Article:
Assessing a quality coffee with cupping – let’s taste together

I maestri della tostatura media

We often talk about quality coffee: an overused word that has lost some of its meaning because of this, after all, what does quality really mean?

The textbook definition for quality coffee is “a coffee that has no flaws.”

This, in a very simple way, means that the raw beans should be nice and round, whole, and without color defects, and that in the cup the coffee should have no unpleasant aromas or odors.

Unpleasant smells can be, for example, smell of burnt, ash, jute, wet wood or soil, grass, rubber, and many others.

These defects are contributed to the coffee either by the environment in which the coffee berries grow, or by the bad processing of raw beans, or even by incorrect and excessive roasting.

In contrast, the positive aromas you can find in your cup as you drink your coffee can be scents of fresh fruit or nuts, spices such as cinnamon, vanilla, pepper, cumin, and so on, licorice, malt, flowers, chocolate, caramel, honey and citrus, and more.

Having thus established the definition of quality coffee, let us now go on to find out how it is evaluated.

It is important to emphasize that the “quality” of a coffee is not established by subjective opinions of personal pleasure, but is defined on the basis of objective, pre-established, internationally valid criteria.

In addition, the fineness test of a coffee is carried out by experienced coffee professionals who are authorized to determine the sensory profile of the cup being examined.

The protocol used for the most was launched by SCAA (Specialty Coffee Association of America), which involves tasting the coffees in Cupping mode, i.e., with the coffee brewed.

This protocol offers as a set of guidelines for obtaining a measurable, internationally valid, and unambiguous assessment of the coffee being tasted.

Without going into too much detail about the whole specific procedure involved in Cupping, however, I can tell you:

  • Requires a suitable environment with optimal conditions of air, light, humidity, distractions and temperature
  • multiple samples of each coffee are needed to be tasted to check that they are all homogeneous, usually 5 are used
  • specific tasting cups and instruments are used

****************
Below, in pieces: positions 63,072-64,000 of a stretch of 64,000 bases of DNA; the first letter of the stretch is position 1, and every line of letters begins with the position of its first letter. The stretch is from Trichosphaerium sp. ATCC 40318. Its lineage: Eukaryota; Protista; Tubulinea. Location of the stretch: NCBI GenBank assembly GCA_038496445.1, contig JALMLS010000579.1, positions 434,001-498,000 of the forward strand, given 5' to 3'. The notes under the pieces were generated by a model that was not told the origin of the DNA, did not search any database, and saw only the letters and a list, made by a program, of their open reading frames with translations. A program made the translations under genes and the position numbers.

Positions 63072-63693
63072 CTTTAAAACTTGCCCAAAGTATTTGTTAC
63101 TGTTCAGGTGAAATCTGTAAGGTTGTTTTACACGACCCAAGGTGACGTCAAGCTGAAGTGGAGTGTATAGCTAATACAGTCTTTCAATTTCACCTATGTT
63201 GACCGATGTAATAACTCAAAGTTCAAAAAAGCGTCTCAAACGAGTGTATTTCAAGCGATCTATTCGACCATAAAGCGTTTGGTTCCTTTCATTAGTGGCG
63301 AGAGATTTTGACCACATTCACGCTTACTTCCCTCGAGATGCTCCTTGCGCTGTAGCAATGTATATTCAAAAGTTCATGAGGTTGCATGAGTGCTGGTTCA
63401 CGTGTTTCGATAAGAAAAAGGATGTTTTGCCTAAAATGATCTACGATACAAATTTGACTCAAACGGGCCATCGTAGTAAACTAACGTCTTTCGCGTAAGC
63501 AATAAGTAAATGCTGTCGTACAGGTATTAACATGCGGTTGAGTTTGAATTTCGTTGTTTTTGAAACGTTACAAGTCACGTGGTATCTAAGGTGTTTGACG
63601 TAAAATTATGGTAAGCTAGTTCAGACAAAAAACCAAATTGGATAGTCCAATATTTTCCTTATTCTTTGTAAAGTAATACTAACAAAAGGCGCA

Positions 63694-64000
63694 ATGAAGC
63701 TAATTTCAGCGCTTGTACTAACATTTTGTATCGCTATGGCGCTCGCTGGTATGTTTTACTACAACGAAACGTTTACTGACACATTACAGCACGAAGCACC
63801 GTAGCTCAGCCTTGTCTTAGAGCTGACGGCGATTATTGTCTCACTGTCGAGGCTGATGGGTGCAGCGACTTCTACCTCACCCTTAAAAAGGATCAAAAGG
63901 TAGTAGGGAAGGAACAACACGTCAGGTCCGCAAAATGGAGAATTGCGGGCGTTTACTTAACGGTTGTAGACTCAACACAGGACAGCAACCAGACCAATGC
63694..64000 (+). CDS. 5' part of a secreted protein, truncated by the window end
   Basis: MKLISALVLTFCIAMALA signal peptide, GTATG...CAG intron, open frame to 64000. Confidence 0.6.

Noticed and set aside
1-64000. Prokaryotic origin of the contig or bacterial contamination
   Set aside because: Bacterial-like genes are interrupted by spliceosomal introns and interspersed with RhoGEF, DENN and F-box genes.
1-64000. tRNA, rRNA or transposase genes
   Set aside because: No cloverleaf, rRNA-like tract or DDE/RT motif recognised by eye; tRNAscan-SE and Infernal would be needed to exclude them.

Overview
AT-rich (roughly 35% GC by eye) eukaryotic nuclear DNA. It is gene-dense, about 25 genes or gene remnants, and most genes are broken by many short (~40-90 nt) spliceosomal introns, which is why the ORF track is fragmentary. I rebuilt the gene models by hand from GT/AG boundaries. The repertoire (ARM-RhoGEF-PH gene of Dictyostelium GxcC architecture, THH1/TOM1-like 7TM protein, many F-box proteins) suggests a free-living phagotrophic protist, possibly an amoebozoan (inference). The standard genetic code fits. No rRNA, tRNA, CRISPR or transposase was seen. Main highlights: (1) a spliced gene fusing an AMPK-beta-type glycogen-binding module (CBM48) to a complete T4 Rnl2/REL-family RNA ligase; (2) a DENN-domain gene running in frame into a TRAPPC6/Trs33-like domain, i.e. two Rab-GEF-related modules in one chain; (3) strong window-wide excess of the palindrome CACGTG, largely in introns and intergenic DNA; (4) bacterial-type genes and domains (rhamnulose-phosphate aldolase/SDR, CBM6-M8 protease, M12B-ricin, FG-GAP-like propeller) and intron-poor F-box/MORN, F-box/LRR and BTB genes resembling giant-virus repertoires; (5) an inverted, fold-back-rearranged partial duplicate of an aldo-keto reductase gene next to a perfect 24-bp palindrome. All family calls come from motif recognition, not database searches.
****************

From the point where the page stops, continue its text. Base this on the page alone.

• Specific times from when the coffee is roasted to when it is tasted
  • certain steps from aroma, taste, and aftertaste evaluation to sample homogeneity and cup cleanliness

As the various steps are completed, the official SCA tasting sheet is compiled.

Characteristics to consider are: fragrance/aroma, aroma, aftertaste, acidity, body, balance, uniformity, cleanliness in the cup, sweetness, and overall result.

Each criterion is associated with a numerical score that starts from 0, if of very poor workmanship, to 10, a symbol of very high quality of the feature under consideration.

Overall, to begin to determine a good coffee, it must score at least a 6 on all characteristics. In fact 6 means it is “good,” 7 means it is “very good,” 8 is “excellent,” and 9 and 10 are “outstanding.”

At the end, all the scores obtained are added up and then any defects found during the tasting are subtracted.

If at the end of all this process the coffee scores 70 points it can be called a good quality coffee. If, on the other hand, it reaches at least above 80 points, the coffee is certified as Specialty coffee, that is, a coffee with such unique and special characteristics that it deserves special recognition.

All this claptrap about cupping is useful to make the point that it is not enough to write quality coffee on the package sold to make the coffee contained inside actually good. There is a long process to go through and certifications to fill out.

It is important to emphasize again that these are not assessments made on personal pleasure, but objective, measurable, and well-determined criteria are preestablished by which a professional and internationally valid analysis can be made.

That said, we understood together when a coffee is worthy of being called “quality”!

However, a really good and exceptional raw material is not enough to make the coffee sold by the roaster a Specialty coffee…because a roaster can ruin everything with even a few extra seconds of roasting.

That is why we at Ernani are proud to have such an experienced, passionate, meticulous, and raw material-conscious chief roaster. It is because of him that our quality raw coffees are enhanced to the fullest by the roast profile given to them.

Thanks to our medium roast we can thus amplify and make you taste even better every aroma in our coffees, making them intense and complex, creamy and never overly bitter.

Now it’s your turn to try our coffees and tell us what you think! Your opinion is important to us, and we hope we can improve more and more based on your advice as well!

Marketing, E-commerce e Social Media Manager
Coffee Lover


Martina Mazzoleni

Marketing, E-commerce e Social Media Manager Coffee Lover

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